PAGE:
Dr. Collins: We have lots of options. That’s the great news with depression. It’s very treatable. Usually when they're coming to see a psychiatrist, we’re dealing with the medication management piece. So we would choose one of our antidepressants. We have so many choices. We can work with people on specific concerns that they have about the medications. If there's a side effect that they're worried about, that’s something that we would discuss initially before starting any kind of treatment. We have different classes of antidepressants that work in different ways. It’s a very individualized treatment. So we go through every person’s history and find a medication that may work best for them.

But like you said, some people just don’t want to do medications. That’s understandable too. Maybe they’ve had side effects in the past or just not good experiences. We have other options as well. Therapy is always a good option. Oftentimes we combine therapy and our medication to help treat depression. There are also other options if people have tried numerous medications and have not really had any sustained benefit from them. There’s different what we call neuromodulation therapies, like TMS which is transcranial magnetic stimulation. That’s something that’s non-invasive. It can be done on an outpatient basis that we can refer people to as well if they would meet the criteria for that treatment.

Host:   What about lifestyle? What things do you want people to try and do at home? Whether it’s yoga and exercise. Sleep quality is a big contributor to that anxiety and depression people suffer from. What would you like them to know about nutrition, meditation, any supplements? Are there any of these things that you like to try?

Dr. Collins: Yes, definitely. We always try to recommend some lifestyle changes along with other treatment. I definitely think, like you said, that sleep is a big issue. Often times it goes hand in hand with depression and anxiety. Often it improves—Like one affects the other. So we always encourage good sleep hygiene. Like not using your phone or the computer or having the TV in your bedroom. We recommend just using your bedroom for sleep. You know not sitting in bed and working to try to maximize that environment to help you sleep. A lot of people want to try those options before they try medications for sleeping.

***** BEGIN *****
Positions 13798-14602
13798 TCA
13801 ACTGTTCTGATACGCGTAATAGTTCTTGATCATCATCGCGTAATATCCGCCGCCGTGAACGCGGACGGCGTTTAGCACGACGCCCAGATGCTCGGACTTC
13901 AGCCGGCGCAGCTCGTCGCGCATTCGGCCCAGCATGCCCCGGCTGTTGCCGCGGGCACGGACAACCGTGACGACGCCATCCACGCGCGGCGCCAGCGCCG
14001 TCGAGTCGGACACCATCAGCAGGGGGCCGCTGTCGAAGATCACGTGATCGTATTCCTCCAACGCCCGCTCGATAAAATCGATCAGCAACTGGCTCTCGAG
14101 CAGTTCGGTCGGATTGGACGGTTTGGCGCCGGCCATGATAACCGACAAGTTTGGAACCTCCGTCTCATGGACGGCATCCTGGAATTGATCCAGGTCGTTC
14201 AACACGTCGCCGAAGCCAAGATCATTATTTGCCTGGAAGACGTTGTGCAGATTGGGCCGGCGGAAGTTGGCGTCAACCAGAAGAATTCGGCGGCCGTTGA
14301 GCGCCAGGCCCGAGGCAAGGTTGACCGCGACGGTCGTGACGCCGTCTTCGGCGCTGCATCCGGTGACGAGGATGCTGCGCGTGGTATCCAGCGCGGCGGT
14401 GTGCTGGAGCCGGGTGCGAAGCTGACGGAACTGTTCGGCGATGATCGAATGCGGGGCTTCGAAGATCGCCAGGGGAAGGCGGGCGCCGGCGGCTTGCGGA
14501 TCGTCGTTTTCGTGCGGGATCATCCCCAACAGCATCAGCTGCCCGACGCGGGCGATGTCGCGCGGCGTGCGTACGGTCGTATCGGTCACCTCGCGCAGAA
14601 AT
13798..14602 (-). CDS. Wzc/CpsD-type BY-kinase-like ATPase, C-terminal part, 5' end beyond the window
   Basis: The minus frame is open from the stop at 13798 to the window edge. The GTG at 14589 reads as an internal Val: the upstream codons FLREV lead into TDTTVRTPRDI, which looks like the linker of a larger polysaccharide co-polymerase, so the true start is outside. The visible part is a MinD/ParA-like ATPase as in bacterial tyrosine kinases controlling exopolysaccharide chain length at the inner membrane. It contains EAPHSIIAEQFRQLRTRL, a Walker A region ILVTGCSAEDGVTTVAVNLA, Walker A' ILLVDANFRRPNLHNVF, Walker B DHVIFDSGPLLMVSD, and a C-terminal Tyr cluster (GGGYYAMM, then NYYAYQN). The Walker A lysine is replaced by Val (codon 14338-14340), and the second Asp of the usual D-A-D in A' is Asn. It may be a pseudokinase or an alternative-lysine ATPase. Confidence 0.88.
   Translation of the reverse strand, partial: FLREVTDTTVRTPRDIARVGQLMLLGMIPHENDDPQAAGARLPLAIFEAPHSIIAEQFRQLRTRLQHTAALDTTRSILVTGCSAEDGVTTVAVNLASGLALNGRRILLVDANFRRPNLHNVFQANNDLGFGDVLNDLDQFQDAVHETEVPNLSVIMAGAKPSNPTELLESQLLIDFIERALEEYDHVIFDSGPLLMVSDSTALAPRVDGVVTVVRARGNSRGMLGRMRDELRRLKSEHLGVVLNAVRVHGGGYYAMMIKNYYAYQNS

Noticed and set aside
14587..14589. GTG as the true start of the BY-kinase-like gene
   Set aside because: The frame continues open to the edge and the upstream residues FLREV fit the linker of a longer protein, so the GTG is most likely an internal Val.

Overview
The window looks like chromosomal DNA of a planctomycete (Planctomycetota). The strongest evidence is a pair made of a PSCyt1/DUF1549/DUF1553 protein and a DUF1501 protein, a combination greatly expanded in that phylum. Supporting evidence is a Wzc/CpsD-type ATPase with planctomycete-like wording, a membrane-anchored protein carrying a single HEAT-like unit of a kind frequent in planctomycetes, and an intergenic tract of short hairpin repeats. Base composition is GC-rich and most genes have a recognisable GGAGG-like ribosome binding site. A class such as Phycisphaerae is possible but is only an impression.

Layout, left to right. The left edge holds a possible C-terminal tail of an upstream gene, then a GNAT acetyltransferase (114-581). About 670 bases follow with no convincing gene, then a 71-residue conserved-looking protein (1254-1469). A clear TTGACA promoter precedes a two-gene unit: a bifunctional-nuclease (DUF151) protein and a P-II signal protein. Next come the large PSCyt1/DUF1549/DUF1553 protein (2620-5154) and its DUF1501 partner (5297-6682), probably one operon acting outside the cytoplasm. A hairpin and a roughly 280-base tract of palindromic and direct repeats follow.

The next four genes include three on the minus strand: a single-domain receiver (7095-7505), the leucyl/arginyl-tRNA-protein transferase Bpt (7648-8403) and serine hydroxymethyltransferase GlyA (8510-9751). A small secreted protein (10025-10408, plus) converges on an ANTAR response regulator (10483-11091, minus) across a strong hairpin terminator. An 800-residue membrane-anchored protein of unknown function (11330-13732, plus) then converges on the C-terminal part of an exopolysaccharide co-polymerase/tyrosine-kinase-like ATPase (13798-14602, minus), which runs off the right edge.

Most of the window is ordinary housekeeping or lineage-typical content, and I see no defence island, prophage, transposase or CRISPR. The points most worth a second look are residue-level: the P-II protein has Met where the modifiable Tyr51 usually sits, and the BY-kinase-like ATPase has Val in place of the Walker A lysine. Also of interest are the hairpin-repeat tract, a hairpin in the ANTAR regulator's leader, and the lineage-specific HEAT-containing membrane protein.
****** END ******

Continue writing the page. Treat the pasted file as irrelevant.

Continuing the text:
Then in terms of exercise, that’s always beneficial not only physically but for our mood as well. I always encourage people. If it’s a half an hour to an hour daily to just get out and do something that you enjoy. During that time is a good time to kind of clear your mind and be able to meditate even as you're doing that. To be focused on something else rather than constantly thinking about the negatives or the issues that you're worried about. It’s definitely been shown that people who spend some time in meditation each day—even if it’s just five minutes of just taking time to focus on something else—that that greatly improves their mood, their focus, and overall mental health.

Host:   That’s really great advice. As we wrap up, what would you like people to know about mental health? Getting past that stigma and fear of seeking out help and getting professional help for their depression so that they can live a higher quality of life.

Dr. Collins: Well, I always encourage people and I applaud people that actually come and do get help because I know it’s not easy with the stigma there. I think the people that are coming, they have courage there to come and get help and change their lives. We know there are so many treatments and things that we can do to help out. I've really seen patients that their lives have changed after getting treatment and they can get back to the person that they used to be or the life that they want to have where they feel good. So I think I would tell patients to bring it up with their doctors. I think they will be surprised at finding the response that they have. That they're open and that they will try to get them the help that they need.

Host:   That’s great information. Thank you so much, doctor, for being with us today and sharing that great advice on something that so many people suffer from but may be hesitant to ask for help. So thank you, again. That wraps up this episode of Memorial Health Radio with Memorial Health System. Head on over to our website at mhsystem.org for more information and to get connected with one of our providers. If you found this podcast informative, please share. You probably know many people that suffer from depression. So share this show with them so they know it’s okay to seek help and be sure to check out all the other cool podcasts in our library. Until next time, I'm Melanie Cole.